Your inspector or planning district might ask for it to be built to residential or commercial standards if it seems likely that use will shift. If your property is on the edge of town and you farm one quarter section but you decide to build a 64'x100' shop your inspector may clue in that you're planning to rent it out as commercial storage space once it's complete. You can push back if you want to but it may be more time and cost effective to have the building specified for its future use to start with.
A commercial use building or a farm building with floor area over 6458 square feet is inspected by the Manitoba Office of the Fire Commissioner. Their requirements for paperwork and attention to detail are high and you will need a drawing service and engineering services if your building's inspection goes to them. You do not want to find out after the fact that they will be inspecting your project.
As with anything related to a building or renovation project, ask your local building inspector before going ahead so that everybody stays on the same page.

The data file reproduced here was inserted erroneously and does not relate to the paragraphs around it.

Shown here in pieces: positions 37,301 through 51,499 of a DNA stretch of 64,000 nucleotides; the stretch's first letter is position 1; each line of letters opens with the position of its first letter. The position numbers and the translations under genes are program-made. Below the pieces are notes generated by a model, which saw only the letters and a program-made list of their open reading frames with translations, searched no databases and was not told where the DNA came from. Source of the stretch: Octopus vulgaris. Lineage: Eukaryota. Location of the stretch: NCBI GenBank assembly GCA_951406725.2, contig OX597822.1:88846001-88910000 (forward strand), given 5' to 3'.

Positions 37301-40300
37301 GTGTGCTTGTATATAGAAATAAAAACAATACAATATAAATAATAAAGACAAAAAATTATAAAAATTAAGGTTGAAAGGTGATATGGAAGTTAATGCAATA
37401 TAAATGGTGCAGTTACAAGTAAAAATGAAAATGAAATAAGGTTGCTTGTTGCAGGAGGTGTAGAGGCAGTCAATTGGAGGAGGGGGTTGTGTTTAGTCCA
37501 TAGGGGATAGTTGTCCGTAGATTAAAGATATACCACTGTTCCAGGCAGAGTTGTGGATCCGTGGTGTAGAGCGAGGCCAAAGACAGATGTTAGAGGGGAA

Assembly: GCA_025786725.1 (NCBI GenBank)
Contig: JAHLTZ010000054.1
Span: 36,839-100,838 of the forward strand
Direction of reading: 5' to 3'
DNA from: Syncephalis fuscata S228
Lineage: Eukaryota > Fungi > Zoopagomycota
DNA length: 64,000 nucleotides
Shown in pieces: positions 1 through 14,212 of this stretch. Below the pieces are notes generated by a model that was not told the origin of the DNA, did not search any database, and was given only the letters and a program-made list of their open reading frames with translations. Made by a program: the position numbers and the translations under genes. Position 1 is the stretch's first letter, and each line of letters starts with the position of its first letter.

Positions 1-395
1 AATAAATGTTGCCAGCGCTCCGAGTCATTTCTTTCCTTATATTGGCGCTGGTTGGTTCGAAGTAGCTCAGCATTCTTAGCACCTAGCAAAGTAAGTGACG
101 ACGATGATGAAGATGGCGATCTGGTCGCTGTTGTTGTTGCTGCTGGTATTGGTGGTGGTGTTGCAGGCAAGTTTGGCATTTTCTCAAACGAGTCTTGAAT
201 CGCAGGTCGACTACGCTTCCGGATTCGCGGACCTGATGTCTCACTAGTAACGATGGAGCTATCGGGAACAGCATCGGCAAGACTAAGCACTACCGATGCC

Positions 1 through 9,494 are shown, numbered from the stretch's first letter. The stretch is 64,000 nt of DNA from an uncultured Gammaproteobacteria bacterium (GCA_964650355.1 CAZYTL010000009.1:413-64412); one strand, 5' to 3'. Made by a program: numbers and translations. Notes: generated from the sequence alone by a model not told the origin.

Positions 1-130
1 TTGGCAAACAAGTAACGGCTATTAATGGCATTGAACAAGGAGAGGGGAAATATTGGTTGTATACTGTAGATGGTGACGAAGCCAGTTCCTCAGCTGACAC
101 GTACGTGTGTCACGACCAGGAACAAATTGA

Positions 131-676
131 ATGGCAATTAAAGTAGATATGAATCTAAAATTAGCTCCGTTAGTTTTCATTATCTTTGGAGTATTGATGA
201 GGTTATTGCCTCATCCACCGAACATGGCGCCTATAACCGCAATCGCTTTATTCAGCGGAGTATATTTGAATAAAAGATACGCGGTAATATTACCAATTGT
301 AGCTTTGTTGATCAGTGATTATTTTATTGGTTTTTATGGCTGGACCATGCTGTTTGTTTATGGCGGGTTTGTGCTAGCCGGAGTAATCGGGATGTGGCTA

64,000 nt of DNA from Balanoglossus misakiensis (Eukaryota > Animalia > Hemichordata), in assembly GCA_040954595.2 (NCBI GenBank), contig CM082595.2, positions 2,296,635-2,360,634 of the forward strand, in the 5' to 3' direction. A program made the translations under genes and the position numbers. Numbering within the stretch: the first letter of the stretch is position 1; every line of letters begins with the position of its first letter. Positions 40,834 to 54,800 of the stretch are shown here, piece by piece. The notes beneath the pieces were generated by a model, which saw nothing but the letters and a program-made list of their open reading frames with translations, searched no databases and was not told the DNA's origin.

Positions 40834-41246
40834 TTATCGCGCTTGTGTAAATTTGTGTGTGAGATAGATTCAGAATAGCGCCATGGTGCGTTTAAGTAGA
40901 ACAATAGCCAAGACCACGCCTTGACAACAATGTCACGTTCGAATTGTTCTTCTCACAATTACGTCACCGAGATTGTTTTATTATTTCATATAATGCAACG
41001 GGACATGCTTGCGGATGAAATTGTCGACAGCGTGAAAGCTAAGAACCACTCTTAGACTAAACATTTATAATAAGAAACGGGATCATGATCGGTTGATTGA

September 28th, 2018
The Manitoba Building Code requires that an engineer review and seal the
construction drawing set for houses and small buildings that contain
certain features including:
-PWF - pressure treated wood foundation
-ICF - insulated concrete form foundations or walls
-slab on grade foundation or any other frost protected shallow footing
-poured concrete or cinderblock foundation over 39'
-timber frame or post and beam construction
-structural insulated panels
-spiral staircases or any stair that turns more than 90° between landings
Almost all residential construction drawing packages go to an engineer.
This is a step that sometimes surprises people who have purchased house
plans online or anywhere anywhere outside of Manitoba. Chances are the
foundation pages at minimum will need to be re-drawn to Manitoba
Building Code standards including specifications for insulation value of
each component. You can expect to pay several hundred dollars for the
drawing service to prepare the drawings and several hundred dollars for
the engineer to review and approve them. We can provide those drawings
for you or refer you to a number of good drawing services in the area
who work regularly with engineers on residential projects.
Dense Pack Cellulose
June 6th, 2018